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Accessing Care: Challenges for Alzheimer’s Patients in Rural Communities


As more people live longer lives, more Californians will face living with Alzheimer’s disease than ever before. The number of people living with Alzheimer’s disease and related dementias (ADRDs) is projected to double over the next 20 years.

Californians living in rural and remote regions face additional challenges in accessing preventative, screening, diagnostic, and caregiving services, healthcare providers, and resources compared to Californians living in urban communities. There are long wait times to see ADRD specialists who can provide a diagnosis. Lack of public transportation means longer commute times to access these critical healthcare services and resources. This can impact not only the person experiencing signs of Alzheimer’s but their families as well.

In a briefing by Ethnic Media Services, Alzheimer’s healthcare providers, researchers, and advocates discussed how they’re working to address these disparities in access and meet the needs of California’s underserved, rural communities as its population ages and grows.

Dr. Rita Nguyen, Assistant Health Officer for the State of California and Director of Population Health at the California Department of Public Health, has announced a groundbreaking campaign aimed at raising awareness and prevention of Alzheimer’s disease. This initiative marks California’s first-ever statewide effort to tackle the growing public health challenge posed by Alzheimer’s.

Alzheimer’s disease, now the second leading cause of death in California, recently surpassed stroke based on the latest data. Alarmingly, the prevalence of Alzheimer’s is projected to double by 2040. Given these statistics, Dr. Nguyen emphasizes the urgent need for public awareness and proactive health measures.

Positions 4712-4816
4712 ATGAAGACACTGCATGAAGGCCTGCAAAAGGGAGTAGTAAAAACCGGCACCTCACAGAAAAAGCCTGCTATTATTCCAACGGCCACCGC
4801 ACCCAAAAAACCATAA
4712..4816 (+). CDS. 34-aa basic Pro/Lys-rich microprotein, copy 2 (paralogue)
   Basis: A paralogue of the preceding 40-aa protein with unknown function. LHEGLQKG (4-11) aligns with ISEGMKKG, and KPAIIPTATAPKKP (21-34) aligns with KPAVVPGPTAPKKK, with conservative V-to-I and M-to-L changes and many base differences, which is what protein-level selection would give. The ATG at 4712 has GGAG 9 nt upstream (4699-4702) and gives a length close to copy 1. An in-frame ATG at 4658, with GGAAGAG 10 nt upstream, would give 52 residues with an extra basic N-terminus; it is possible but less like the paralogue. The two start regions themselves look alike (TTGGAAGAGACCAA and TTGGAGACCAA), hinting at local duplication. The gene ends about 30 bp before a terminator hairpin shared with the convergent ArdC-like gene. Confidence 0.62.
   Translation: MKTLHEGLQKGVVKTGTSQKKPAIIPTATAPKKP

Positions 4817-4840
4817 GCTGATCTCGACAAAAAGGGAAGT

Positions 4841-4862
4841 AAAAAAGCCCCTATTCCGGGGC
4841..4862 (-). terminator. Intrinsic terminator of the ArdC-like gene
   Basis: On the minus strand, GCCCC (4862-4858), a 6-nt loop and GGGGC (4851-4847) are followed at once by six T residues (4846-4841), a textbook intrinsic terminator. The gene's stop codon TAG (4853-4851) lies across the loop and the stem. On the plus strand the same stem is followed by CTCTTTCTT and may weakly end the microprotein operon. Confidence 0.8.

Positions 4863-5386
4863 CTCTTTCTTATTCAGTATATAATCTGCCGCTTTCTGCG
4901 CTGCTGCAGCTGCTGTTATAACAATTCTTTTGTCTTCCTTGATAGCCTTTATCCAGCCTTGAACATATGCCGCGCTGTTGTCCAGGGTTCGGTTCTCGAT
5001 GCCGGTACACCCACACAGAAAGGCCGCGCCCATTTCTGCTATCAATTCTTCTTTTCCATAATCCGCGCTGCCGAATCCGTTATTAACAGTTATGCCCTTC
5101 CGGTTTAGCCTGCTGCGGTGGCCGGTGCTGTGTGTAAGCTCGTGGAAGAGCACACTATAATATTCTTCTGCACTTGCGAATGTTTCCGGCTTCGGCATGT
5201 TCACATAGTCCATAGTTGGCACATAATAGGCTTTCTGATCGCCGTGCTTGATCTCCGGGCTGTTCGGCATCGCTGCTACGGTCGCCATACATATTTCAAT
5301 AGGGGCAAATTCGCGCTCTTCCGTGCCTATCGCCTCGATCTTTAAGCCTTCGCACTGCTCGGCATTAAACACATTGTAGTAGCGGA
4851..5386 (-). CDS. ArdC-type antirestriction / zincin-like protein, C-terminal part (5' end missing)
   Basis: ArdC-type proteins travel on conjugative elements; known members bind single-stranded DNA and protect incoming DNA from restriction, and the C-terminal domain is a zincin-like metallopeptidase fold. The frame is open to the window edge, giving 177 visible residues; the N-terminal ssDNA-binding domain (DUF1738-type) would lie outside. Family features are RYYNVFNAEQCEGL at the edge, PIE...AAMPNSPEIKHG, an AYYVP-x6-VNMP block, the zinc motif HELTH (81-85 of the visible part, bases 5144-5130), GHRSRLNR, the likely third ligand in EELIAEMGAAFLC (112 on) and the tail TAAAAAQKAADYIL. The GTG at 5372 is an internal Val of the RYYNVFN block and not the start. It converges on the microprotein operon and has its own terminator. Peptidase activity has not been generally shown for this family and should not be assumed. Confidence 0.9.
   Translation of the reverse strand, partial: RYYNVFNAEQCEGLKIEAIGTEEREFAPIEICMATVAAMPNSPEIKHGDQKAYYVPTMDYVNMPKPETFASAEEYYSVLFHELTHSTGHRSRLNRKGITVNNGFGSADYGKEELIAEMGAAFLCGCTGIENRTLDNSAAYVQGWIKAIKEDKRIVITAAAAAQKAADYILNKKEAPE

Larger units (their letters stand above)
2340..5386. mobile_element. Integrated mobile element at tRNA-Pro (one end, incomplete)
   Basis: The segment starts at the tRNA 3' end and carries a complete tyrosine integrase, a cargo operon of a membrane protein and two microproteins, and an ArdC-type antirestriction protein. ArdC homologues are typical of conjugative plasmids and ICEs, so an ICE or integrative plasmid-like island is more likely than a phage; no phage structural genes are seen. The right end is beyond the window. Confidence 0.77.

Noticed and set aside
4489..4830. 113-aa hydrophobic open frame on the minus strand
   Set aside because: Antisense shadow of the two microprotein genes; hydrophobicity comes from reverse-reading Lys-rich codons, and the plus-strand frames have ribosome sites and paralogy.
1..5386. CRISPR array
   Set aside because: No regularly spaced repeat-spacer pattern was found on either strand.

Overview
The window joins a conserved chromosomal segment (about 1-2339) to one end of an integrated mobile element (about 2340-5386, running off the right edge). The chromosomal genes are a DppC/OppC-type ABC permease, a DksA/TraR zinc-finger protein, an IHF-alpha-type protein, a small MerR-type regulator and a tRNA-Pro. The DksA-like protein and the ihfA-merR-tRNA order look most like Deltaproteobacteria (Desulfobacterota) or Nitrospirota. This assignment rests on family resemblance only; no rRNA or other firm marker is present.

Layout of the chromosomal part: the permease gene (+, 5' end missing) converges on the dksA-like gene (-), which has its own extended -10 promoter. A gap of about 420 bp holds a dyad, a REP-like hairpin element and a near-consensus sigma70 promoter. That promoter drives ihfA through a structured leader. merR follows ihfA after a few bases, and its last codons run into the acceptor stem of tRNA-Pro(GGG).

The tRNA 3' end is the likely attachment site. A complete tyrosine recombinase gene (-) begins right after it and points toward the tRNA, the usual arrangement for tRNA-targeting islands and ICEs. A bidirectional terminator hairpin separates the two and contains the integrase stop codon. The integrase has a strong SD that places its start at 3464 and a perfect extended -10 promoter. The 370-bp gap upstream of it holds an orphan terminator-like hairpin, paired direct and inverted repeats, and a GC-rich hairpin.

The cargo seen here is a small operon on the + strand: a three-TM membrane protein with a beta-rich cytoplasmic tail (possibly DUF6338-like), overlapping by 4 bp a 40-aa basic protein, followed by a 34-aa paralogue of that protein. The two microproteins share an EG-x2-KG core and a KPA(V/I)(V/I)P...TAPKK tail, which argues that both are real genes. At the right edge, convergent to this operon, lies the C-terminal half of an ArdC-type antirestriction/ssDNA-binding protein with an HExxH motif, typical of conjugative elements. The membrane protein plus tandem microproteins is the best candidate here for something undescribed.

“Alzheimer’s is not just a personal health issue; it’s a public health crisis that demands our collective attention and action,” said Dr. Nguyen during the campaign’s launch. “Our aim with this campaign is to educate Californians about Alzheimer’s, its risk factors, and preventive strategies, as well as to provide support and resources for those diagnosed with the disease.”

The “Take on Alzheimer’s” campaign, developed by the California Department of Public Health, seeks to shift public perception, reduce stigma, and empower communities through education and support. The initiative underscores the importance of recognizing early signs of Alzheimer’s and encourages proactive engagement with healthcare services.

One of the critical aspects of the campaign is addressing disparities in Alzheimer’s prevalence and care. Women, communities of color, and rural populations are disproportionately affected. Rural residents, who comprise nearly 6% of California’s population, often face significant barriers to healthcare access, exacerbating the impact of Alzheimer’s in these areas.

“Rural communities in California, home to 2.3 million residents, tend to be older and have fewer resources,” Dr. Nguyen highlighted. “Our campaign aims to bridge these gaps by providing accessible information and support to all Californians, regardless of where they live.”

June, recognized as Alzheimer’s and Brain Awareness Month, serves as a timely backdrop for this campaign. It focuses on empowering individuals and families with knowledge about Alzheimer’s, encouraging preventive measures such as healthy eating, regular physical activity, good sleep hygiene, and social engagement.

“The same lifestyle choices that help prevent Alzheimer’s also promote overall health,” Dr. Nguyen explained. “By fostering healthy communities, we can mitigate the risk of Alzheimer’s and other chronic conditions like cardiovascular disease and diabetes.”